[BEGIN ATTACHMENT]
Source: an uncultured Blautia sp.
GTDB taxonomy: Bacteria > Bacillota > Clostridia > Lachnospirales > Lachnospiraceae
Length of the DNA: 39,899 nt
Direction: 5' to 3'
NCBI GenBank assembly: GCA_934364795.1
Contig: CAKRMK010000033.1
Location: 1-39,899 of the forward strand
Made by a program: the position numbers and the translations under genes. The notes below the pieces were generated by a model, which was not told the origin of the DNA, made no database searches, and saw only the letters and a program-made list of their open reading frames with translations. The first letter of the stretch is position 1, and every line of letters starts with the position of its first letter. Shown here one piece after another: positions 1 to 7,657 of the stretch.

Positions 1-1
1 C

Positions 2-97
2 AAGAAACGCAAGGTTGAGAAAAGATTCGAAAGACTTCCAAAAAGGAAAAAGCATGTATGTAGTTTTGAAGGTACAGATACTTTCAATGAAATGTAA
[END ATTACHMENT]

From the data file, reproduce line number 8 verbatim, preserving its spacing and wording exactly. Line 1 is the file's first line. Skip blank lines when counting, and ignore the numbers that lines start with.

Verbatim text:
Made by a program: the position numbers and the translations under genes. The notes below the pieces were generated by a model, which was not told the origin of the DNA, made no database searches, and saw only the letters and a program-made list of their open reading frames with translations. The first letter of the stretch is position 1, and every line of letters starts with the position of its first letter. Shown here one piece after another: positions 1 to 7,657 of the stretch.